Physical Work Zones:

  • Working Groups

To conduct chemical risk assessments within similar work groups would be especially useful for:

  • Cleaning and maintenance staff whose work takes them into close contact with various chemicals
  • Workgroups who have to move in different areas into shifts.
  • Seasonal, remote, and offshore workers
  • Workers use known carcinogens or other substances that require regular health inspections.


  • Chemical Groups

Risk assessments can also be conducted according to chemical groups

  • Risk / Hazard categories(eg, flammable liquids, compressed gases, explosives, toxic substances)
  • Usage (eg, spray paints, solvents, glues and adhesives, pesticides)
  • Storage and Handling (eg, bulk stores, package stores, decanting stations)

 Examine Work Practices And Conditions

After segmenting the workplace, consult with the workers, contractors, staff, and supervisors. Collect a full list of substances and the instructions for their use. This process also involves observing staff on the job and speaking with supervisors.

  • Assessing Various Reports

Take an expansive look by examining incident, accident, and sick leave reports that may help you to get information about chemical spills, fires, illnesses, injuries, and near misses.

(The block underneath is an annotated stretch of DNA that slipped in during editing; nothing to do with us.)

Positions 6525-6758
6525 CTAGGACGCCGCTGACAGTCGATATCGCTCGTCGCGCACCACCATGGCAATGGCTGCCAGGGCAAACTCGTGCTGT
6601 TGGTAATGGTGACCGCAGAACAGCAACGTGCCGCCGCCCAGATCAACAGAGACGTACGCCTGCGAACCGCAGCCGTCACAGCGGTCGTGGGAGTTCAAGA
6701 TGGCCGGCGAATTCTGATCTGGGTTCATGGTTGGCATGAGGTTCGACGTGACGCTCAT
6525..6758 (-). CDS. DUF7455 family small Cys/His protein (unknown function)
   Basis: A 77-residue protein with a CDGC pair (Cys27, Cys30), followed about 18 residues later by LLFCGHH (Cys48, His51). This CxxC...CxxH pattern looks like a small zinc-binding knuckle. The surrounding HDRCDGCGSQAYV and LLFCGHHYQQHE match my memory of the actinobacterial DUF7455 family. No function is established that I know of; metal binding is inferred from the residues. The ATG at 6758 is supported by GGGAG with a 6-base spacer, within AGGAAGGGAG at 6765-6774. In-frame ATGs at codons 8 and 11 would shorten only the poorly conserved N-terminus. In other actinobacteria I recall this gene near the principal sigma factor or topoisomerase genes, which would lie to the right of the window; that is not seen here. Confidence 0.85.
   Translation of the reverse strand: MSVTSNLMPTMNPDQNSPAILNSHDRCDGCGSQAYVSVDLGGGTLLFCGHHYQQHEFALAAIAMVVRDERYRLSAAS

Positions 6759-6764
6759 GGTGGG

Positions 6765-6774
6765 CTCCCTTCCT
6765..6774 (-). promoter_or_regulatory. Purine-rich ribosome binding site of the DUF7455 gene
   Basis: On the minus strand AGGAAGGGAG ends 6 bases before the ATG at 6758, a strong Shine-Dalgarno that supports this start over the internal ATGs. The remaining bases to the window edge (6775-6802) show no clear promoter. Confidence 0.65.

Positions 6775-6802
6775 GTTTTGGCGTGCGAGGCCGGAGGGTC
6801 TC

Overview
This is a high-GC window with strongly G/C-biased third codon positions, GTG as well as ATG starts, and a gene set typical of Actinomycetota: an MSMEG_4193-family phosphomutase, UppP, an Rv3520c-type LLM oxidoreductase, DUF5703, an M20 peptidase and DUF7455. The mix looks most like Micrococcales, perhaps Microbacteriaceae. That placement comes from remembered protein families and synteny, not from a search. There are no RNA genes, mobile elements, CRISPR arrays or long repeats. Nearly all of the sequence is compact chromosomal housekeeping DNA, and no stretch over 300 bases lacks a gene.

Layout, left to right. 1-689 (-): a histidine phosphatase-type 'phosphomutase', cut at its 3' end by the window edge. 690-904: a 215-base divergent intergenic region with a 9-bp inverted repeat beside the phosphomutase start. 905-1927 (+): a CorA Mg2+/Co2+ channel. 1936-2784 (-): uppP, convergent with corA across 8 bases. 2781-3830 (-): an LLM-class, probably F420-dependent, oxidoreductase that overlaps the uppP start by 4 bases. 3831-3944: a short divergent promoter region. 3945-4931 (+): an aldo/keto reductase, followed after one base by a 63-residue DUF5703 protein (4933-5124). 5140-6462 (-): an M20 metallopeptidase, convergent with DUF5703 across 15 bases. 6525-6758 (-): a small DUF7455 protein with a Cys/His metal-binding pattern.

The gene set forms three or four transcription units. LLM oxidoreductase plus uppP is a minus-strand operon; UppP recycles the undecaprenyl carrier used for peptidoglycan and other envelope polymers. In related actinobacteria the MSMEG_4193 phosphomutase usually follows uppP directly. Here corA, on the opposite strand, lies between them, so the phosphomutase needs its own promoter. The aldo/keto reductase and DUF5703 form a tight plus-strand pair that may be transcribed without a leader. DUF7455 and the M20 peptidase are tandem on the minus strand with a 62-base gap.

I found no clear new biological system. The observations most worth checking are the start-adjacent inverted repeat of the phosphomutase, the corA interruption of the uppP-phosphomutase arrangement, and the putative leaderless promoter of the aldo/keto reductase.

• Sick leave records can indicate a chemical accident, fire, or exposure that was never officially reported.
  • Safety meeting minutes can expose a chemical hazard reported by a worker but never followed up.
  • Supplier invoices with out-of-sequence purchases of chemicals, first aid supplies, or fire protection equipment can indicate unreported chemical spills or accidental releases.
  • Recurring accidents involving the same employee (or the same department) can indicate training inadequacies or slack supervisors.

Steps For Chemical Risk Assessment Structure 

Chemical risk assessment is divided into nine steps.

Step # 1:

Gathering Data On The Types Of Hazards

  • Human Health Effects:

The health effects include congenital, neurological, mutagenic, endocrine disruption, and carcinogenic effects. Behavior of the chemical within the body and interactions with organs, cells, or genetic material.

  • Environmental Damage:

Environmental damage is lethal effects and sub-lethal effects on the growth and reproduction of various populations.

To mark off the potential hazards posed by toxic chemicals, various sets and sub-sets of toxicity tests have been devised. Results from these tests provide useful information to forecast effects in natural ecosystems.